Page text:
Notice when speaking of Yeshua, John says He was the light in the beginning that overpowered or defeated the darkness. Yeshua Himself made this truth clear when He said in John 8:12:
“Yeshua spoke to them again, saying, ‘I am the light of the world. The one who follows Me will no longer walk in darkness, but will have the light of life.’”
When G-D spoke the words “let there be light,” He won the war between order and chaos and the rest of the Bible provides for us the history of His victory. It is in recognition of this victory that at the starting and ending of every Shabbat, we light candles in our home to remind us of the light that defeated chaos. Because the order of our seven-day week tells the story of the creation and how G-D by speaking the words “let there be light” vanquished our enemy chaos and provided order for us.
We read in Exodus 20:11 where we are commanded to keep the Sabbath day to remind us of the creation.
“For in six days Adonai made heaven and earth, the sea and all that is in them, and rested on the seventh day. Thus Adonai blessed Yom Shabbat, and made it holy.”
Our seven-day week and the Sabbath are just one of the many examples of memorials G-D provided for us to remember that He has already won victory over chaos. For those of us who believe that the earth is moving toward its 6000th year since creation, this cycle of sevens brings even more meaning and significance because we see Genesis 1 and the beginning of the first thousand years and Revelation 22 as the close of the seventh thousand years. So, when we read the words of Revelation 22:5:
“Night shall be no more, and people will have no need for lamplight or sunlight—for Adonai Elohim will shine on them. And they shall reign forever and ever!”
We understand that the light spoken of in Revelation 22 is the exact same light spoken of in Genesis 1 when G-D said, “let there be light.” So, as you see, the Bible is the story of a war. A war between chaos and order. A war that was won not with sword or guns, but was won by saying the words: “let there be light.”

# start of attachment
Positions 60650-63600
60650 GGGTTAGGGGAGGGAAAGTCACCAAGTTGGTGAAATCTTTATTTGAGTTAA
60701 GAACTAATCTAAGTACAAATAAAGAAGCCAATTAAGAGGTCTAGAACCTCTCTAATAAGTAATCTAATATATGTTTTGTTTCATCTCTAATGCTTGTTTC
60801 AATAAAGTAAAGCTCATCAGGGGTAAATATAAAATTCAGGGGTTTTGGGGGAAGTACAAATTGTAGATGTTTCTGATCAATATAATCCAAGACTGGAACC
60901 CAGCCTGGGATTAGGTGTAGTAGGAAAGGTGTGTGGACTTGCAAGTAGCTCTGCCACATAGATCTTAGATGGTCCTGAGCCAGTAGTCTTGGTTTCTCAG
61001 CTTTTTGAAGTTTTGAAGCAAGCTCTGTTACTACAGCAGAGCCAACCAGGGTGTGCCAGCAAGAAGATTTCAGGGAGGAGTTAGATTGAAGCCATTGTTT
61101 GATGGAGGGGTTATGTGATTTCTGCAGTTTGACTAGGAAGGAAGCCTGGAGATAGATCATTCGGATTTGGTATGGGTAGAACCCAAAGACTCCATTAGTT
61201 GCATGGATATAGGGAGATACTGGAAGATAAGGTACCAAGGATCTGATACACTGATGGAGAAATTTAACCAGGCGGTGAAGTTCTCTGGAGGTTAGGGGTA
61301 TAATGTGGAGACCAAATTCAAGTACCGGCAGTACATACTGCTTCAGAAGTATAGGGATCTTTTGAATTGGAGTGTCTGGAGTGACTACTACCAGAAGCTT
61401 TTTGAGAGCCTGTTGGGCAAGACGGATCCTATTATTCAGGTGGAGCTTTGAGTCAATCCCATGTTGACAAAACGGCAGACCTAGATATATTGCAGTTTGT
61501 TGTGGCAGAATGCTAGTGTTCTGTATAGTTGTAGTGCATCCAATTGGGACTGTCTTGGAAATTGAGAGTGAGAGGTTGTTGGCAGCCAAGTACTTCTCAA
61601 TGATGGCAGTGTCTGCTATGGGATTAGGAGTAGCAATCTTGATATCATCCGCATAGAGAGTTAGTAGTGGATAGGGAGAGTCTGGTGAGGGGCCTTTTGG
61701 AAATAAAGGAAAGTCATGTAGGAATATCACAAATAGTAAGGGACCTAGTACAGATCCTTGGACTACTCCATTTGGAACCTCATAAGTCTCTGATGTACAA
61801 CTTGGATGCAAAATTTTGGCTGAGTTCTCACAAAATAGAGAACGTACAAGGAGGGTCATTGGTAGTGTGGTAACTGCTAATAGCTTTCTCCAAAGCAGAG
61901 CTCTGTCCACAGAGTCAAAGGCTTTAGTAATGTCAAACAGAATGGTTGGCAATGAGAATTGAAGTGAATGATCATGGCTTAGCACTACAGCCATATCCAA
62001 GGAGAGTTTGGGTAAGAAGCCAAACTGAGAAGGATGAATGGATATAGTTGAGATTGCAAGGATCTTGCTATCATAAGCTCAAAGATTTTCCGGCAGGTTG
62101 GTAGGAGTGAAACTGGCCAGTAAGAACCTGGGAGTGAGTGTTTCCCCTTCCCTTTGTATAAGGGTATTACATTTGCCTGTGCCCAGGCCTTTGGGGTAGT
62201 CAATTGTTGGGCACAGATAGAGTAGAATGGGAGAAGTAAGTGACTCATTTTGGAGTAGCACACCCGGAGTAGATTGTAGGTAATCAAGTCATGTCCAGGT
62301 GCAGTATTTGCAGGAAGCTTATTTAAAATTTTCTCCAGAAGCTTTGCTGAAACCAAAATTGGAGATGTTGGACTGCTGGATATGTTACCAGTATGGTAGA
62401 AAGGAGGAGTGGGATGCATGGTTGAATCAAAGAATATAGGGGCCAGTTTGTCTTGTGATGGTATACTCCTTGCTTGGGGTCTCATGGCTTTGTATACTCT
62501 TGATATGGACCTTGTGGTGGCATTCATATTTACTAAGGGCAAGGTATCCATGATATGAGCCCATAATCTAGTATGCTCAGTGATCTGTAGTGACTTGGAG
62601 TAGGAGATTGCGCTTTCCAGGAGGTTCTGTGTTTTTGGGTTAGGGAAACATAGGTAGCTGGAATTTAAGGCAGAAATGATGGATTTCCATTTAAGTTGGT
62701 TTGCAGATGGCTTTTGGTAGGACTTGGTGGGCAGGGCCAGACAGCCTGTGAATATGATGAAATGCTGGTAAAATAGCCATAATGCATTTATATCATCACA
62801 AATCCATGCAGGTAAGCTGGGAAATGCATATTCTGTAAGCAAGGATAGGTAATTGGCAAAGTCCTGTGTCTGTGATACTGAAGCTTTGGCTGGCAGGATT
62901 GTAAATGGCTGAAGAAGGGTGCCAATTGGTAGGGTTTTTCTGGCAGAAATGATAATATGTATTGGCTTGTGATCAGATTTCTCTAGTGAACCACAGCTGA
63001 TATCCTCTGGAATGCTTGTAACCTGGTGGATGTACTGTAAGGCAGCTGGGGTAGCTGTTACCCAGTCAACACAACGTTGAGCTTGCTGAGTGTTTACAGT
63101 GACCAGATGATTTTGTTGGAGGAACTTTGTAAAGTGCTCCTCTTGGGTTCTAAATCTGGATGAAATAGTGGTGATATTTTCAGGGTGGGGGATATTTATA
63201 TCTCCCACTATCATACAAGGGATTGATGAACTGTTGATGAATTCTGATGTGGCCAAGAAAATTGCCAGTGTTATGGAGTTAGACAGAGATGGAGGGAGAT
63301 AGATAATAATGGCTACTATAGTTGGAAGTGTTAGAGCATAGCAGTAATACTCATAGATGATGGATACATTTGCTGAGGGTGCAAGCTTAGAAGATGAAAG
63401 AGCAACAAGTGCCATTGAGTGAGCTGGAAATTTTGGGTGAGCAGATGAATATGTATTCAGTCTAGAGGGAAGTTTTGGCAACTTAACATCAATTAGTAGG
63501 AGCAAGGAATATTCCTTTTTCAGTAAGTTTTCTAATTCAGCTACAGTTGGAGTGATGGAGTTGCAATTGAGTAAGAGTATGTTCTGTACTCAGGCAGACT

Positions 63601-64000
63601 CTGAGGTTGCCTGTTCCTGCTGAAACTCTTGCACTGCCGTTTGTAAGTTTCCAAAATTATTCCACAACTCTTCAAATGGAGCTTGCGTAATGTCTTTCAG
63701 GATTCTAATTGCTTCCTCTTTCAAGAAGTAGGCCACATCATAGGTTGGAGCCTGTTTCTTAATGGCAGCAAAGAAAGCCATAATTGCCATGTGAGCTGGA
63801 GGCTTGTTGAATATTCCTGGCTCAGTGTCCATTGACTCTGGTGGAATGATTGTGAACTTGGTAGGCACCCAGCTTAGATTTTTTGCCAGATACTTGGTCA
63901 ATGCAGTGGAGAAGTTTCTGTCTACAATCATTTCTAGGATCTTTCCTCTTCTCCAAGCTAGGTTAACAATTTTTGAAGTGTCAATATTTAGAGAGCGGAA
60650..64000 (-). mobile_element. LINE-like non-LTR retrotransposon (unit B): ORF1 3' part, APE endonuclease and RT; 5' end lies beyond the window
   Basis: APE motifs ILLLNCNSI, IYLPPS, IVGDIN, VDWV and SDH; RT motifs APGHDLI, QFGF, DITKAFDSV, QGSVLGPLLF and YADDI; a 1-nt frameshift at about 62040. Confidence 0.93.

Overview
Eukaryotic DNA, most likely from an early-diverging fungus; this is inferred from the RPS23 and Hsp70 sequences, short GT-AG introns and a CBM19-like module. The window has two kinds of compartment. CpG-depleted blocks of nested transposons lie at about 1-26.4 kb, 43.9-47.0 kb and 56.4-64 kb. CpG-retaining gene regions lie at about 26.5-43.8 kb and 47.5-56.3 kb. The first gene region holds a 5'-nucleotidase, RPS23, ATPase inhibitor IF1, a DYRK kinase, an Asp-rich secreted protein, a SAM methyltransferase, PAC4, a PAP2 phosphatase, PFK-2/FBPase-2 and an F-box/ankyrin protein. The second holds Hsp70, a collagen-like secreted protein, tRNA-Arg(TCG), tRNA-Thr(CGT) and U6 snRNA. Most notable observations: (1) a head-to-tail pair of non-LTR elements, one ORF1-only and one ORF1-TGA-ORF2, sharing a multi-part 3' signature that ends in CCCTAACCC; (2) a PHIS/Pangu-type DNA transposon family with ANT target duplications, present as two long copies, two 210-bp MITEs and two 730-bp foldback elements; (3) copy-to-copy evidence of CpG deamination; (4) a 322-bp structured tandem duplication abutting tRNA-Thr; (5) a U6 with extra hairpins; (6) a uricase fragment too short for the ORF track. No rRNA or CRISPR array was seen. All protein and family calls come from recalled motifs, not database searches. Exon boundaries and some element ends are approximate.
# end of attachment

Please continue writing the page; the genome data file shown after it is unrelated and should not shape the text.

As we consider this war between order and chaos, we must remember that all sin is chaos. Sin is simply stepping out of G-D’s perfect design for order and entering chaos.
So, if any part of your life seems to become chaotic, just remember that G-D provided His Word as a way for us to see the order that His victory brought about. He has already won the victory against chaos.
All we have to do is realize He has already said, “let there be light,” and turn or return and walk towards and into the light.
Eric Tokajer is the author of “Overcoming Fearlessness,” “What If Everything You Were Taught About the Ten Commandments Was Wrong?,” “With Me in Paradise,” “Transient Singularity,” “OY! How Did I Get Here?: Thirty-One Things I Wish Someone Had Told Me Before Entering Ministry,” “#ManWisdom: With Eric Tokajer,” “Jesus Is to Christianity as Pasta Is to Italians” and “Galatians in Context.”